COVID-19 and social exclusion

Researching the experiences of older people living in areas of multiple deprivation.

The coronavirus pandemic has raised urgent questions for older people living in cities.

We have been drawing on our research interests and expertise to respond to some of these questions through a series of written pieces for various blogs, academic papers and new qualitative research.

Primarily the group is concerned with how COVID-19 may deepen existing inequalities for those older people who are already experiencing social exclusion and isolation and how it may further disadvantage the most deprived communities in our cities.

We are assessing the challenges facing older people in the context of COVID-19, examining the support provided by neighbourhood-based organisations and community activists, and the potential issues experienced by older people at risk of social isolation.

This work is particularly pressing given a context in which COVID-19 is having a disproportionate impact on low income and BAME communities, which have already been affected by cuts to public services, the loss of social infrastructure, and pressures on the voluntary sector.

Research aims

  1. To work with community organisations and activists in selected areas, examining responses to COVID-19 and strategies for contacting and supporting older people. The organisations and individuals approached will include a cross-section of different groups, across a range of neighbourhoods in Greater Manchester.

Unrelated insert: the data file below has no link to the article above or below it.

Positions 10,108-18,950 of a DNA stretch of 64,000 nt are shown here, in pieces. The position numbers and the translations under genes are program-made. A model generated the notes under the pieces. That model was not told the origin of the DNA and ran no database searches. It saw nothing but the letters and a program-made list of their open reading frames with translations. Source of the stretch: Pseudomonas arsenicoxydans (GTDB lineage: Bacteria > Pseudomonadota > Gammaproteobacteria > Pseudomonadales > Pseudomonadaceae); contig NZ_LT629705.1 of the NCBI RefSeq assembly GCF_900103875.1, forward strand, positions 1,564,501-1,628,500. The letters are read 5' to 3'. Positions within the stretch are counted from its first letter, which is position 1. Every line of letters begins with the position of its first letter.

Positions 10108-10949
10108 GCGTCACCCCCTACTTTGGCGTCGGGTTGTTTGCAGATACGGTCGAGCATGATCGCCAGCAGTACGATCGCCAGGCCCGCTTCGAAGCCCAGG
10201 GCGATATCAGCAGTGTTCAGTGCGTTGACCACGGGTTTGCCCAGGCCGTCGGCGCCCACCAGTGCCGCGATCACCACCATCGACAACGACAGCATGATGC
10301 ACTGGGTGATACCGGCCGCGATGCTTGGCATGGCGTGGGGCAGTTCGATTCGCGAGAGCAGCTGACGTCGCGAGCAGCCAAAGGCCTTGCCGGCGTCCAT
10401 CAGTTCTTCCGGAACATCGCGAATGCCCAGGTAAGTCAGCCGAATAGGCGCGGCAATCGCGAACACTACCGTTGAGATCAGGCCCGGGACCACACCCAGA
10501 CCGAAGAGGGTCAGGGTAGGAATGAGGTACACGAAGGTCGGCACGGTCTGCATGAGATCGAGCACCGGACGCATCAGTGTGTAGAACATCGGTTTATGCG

2. To examine the impact of social distancing measures on experiences of everyday life among older people from marginalised communities.
  3. To contribute to evidence to assist local, regional, and national policies which aim to increase support for older people and organisations working on their behalf.


The project takes a longitudinal approach to assess the impact of the pandemic on older people over time and involves telephone interviews with people aged 50 and over, drawn from a range of marginalised groups. More specifically, it includes older people who are at risk of social exclusion: either because of their individual characteristics and/or because of the neighbourhoods in which they live.

How has social distancing affected older people’s everyday lives, relationships and support networks?


Research is funded by:

  • Age-Friendly Manchester
  • Greater Manchester Centre for Voluntary Organisations (GMCVO)
  • Centre for Ageing Better
  • Policy@Manchester

Research team

Research is carried out by:

  • Dr Tine Buffel
  • Dr Patty Doran
  • Dr Mhorag Geoff
  • Dr Camilla Lewis
  • Dr Luciana Lang
  • Prof Chris Phillipson
  • Dr Sophie Yarker

In collaboration with Manchester BME Network, Ethnic Health Forum, Kashmiri Youth Project, GMCVO, the LGBT Foundation.


For more information or any queries, contact Chris Phillipson and Sophie Yarker.